When I was a child, we sometimes had weather like you experience here in Beigan. I remember one early spring morning when it began to rain as I arrived to school. Next, the cold drizzle turned to snow. Later, I looked out the classroom window as I heard the pounding of baseball-sized hail on the glass. Less than a half an hour later, a rainbow was in the sky as the sun began to shine.
Yes, in the Midwest, one can experience four seasons of weather in a single morning during springtime. This changing weather brings tornadoes and frustration to any picnicking plans one might have.

What I most remember about springtime as a child were opportunities to play sandlot baseball in my neighborhood after school . My dad was a baseball fanatic and so were my neighbors. What do you remember or think about when springtime weather comes your way?


“I see great things in baseball.” – Walt Whitman

According to the Baseball Almanac, the springtime sport of baseball has spawned a lot of poetry and songs. “Many great men and women have written entire books about every aspect of the game; however, other than ‘Casey at the Bat,’ few know about some of the other great poems that have appeared honoring our national pastime. Here are several that honor the game of baseball.”


I like this one about Nolan Ryan.

Nolan Ryan

by Gene Fehler © Published: Center Field Grasses (1991)

He threw a white pea
fast faster faster fastest
of them all,
Try hitting a pea
with a toothpick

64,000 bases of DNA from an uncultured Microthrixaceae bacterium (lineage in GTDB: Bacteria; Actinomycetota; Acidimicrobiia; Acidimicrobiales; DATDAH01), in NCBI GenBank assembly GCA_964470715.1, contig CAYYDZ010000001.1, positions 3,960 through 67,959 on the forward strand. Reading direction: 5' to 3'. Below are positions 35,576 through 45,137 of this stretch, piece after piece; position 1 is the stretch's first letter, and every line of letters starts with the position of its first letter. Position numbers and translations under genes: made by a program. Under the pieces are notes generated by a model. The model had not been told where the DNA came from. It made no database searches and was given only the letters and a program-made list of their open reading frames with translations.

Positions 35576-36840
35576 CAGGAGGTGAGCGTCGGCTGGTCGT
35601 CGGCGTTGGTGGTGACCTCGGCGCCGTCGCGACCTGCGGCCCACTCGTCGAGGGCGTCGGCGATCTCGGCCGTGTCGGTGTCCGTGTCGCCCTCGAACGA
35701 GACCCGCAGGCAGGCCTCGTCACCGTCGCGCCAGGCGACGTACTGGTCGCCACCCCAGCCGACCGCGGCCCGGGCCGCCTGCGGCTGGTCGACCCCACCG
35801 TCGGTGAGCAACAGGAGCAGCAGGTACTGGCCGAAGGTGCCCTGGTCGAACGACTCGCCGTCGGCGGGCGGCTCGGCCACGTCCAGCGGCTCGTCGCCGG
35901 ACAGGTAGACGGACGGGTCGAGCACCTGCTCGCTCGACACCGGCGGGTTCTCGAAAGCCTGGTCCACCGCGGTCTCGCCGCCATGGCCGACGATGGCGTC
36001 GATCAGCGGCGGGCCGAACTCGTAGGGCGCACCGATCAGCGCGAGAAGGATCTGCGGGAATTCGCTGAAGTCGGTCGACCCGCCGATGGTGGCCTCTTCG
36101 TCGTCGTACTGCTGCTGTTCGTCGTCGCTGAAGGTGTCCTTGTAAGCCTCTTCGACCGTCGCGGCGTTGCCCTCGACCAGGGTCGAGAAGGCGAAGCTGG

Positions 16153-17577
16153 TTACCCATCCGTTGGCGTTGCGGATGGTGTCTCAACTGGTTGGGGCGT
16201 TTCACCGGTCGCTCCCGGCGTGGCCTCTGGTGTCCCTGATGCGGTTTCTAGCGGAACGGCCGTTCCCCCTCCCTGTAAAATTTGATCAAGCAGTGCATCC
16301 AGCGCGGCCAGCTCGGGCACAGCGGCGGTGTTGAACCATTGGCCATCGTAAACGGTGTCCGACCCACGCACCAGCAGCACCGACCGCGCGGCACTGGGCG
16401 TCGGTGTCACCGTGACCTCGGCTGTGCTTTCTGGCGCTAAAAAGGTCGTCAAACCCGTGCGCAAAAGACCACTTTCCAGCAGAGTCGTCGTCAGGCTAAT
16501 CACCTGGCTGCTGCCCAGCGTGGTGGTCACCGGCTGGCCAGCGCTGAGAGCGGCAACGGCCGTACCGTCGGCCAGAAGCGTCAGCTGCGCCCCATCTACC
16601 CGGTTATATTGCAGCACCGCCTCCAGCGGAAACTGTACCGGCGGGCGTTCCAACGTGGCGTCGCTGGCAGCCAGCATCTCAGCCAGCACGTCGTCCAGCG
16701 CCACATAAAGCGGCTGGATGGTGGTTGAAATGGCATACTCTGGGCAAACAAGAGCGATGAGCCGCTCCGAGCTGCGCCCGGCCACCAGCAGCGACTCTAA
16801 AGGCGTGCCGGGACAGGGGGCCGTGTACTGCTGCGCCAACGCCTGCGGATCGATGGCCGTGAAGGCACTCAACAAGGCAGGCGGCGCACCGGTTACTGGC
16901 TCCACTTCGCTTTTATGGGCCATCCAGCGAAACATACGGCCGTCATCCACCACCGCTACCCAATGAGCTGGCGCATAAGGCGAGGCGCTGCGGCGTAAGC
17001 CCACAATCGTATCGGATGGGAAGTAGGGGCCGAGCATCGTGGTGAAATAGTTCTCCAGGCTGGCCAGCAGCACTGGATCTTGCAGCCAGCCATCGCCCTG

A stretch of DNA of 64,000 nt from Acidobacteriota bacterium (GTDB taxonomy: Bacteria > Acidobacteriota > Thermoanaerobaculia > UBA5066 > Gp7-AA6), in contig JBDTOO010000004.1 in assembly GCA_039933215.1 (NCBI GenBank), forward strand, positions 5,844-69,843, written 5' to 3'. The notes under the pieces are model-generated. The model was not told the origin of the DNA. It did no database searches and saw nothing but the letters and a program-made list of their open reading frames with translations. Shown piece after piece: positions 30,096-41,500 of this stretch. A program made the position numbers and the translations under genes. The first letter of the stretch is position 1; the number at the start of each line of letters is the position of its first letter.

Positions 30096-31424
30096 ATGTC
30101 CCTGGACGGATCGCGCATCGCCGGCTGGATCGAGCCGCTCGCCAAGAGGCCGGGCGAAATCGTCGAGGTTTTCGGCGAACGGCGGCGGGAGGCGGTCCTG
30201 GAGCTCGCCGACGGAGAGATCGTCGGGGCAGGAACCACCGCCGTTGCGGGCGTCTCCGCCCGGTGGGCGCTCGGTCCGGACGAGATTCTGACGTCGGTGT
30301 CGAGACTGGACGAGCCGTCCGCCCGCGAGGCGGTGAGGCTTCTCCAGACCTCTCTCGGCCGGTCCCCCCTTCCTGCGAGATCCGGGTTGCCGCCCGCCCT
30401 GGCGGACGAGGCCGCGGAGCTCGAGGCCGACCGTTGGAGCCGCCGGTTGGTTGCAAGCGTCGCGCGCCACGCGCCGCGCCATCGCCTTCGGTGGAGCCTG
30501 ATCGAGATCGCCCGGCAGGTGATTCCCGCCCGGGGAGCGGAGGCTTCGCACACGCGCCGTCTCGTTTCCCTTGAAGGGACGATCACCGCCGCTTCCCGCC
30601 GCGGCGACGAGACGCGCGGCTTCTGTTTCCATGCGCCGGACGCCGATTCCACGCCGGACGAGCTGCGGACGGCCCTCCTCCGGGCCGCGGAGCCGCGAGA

and you’ll see what it’s like
to bat against the
fast faster faster fastest
of them all.

About eslkevin

I am a peace educator who has taken time to teach and work in countries such as the USA, Germany, Japan, Nicaragua, Mexico, the UAE, Kuwait, Oman over the past 4 decades.
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1 Response to SPRING 2

  1. eslkevin says:


    The very last evening one September, ESPN ran a program entitled THE ENDOURING SPIRIT OF ROBERTO CLEMENTE. That evening program on September 30th commemorated many things about the humanitarian–including the 35th anniversary of the 3000th hit of the Puerto Rican Superstar made by world citizen, Roberto Walker Clemente.

    I have several personal memories of Roberto Clemente’s life and death because of the fact my father was a life-long Pittsburgh Pirate fan and I had come to love the elegant playing and hitting of Bobby Clemente during the late sixties and seventies. I’ll share some of those memories below. In the meantime, I want to state that I’m still waiting on Spike Lee or Oliver Stone (or another high caliber director) to do a film on this humanitarian Latin American baseball player and elegant leader of the campaign to integrate baseball with blacks and Latinos in the 1950s and 1960s.

    For years the outspoken Latin player failed to get along with much of the American press because he called a spade a spade. He spoke up when he felt racism was at play in how he or any other player was treated—such as in the 1960 MVP campaign where he was voted number eight and behind three other teammates in the year the Pirates took the World Series from the New York Yankees.

    Clemente also told the press that he was playing hurt and would go out and get three or four hits or throw out a runner at third base. This led to incredulity by the journalists who in those days expected baseball heroes to be as tough as nails, i.e. to play when they are hurt and to shut up about it. (Having suffered from back and neck pain since I myself was 25 years, I can really empathize with Clemente on the unfair show-us-the-pain type of macho baseball reporting undertaken in the pre-designated hitter era of major league baseball.)

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